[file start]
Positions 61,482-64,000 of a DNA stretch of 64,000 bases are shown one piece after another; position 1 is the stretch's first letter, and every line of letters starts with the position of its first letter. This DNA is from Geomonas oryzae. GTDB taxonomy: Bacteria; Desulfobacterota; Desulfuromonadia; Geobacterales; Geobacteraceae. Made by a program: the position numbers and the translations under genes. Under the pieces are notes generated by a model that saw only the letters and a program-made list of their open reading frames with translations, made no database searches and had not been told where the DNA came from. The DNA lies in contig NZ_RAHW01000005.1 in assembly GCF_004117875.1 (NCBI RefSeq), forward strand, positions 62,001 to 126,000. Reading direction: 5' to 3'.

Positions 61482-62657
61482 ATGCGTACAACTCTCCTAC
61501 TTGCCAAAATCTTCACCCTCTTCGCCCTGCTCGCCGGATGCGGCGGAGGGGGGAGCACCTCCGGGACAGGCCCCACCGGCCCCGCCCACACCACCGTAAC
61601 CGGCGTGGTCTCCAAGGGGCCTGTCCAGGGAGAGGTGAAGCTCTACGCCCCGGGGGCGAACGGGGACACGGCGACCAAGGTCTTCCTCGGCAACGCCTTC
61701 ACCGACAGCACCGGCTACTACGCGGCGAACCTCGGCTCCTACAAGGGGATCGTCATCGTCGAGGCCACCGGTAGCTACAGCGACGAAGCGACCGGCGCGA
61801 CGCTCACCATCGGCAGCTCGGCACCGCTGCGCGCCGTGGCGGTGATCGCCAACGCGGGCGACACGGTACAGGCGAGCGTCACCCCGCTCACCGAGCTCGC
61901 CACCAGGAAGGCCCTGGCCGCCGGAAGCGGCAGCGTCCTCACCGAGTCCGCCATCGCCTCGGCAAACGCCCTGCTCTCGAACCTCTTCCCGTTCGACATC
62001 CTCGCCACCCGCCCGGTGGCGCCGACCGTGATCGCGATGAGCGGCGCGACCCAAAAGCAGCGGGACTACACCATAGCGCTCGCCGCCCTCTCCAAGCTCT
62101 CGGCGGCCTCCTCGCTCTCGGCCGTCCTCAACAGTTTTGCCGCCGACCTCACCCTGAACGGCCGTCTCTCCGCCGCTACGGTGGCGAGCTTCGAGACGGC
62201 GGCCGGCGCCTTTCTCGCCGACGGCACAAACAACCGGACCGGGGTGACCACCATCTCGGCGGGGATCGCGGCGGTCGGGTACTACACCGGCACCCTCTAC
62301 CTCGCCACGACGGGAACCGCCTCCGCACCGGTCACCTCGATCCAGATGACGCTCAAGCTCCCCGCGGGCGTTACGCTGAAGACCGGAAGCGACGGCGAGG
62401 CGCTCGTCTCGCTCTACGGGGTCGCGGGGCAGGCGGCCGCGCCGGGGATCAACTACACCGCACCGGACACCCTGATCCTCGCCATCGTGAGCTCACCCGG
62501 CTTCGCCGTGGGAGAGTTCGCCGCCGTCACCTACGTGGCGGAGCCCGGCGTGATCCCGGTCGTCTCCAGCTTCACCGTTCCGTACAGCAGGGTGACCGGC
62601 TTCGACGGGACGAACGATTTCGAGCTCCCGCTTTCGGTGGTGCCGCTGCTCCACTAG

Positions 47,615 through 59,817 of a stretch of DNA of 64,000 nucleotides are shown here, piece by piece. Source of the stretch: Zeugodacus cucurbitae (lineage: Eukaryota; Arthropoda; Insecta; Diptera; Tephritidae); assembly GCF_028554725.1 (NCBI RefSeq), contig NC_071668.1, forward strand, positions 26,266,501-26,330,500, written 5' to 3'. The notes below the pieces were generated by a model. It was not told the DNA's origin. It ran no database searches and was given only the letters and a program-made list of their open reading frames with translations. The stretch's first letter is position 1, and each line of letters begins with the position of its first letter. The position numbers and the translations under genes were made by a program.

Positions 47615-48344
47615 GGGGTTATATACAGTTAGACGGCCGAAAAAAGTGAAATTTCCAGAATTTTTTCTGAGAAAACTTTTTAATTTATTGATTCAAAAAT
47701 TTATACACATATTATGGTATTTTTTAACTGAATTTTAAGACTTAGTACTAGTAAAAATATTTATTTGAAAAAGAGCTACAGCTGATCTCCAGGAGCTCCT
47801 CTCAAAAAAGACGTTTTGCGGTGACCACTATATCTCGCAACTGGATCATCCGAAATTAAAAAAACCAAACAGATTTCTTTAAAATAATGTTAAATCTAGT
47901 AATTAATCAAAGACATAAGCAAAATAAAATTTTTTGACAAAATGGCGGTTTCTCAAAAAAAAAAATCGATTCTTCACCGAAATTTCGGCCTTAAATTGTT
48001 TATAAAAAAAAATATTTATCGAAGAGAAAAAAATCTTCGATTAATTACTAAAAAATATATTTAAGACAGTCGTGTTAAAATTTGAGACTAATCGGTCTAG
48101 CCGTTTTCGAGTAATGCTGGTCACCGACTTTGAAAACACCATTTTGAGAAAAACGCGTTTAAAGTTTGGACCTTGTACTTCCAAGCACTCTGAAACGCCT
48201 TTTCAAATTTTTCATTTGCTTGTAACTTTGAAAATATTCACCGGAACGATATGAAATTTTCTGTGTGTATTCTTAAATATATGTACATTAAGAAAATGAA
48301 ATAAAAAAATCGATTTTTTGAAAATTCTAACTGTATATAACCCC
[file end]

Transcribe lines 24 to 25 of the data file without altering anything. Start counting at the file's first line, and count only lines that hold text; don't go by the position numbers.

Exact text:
48201 TTTCAAATTTTTCATTTGCTTGTAACTTTGAAAATATTCACCGGAACGATATGAAATTTTCTGTGTGTATTCTTAAATATATGTACATTAAGAAAATGAA
48301 ATAAAAAAATCGATTTTTTGAAAATTCTAACTGTATATAACCCC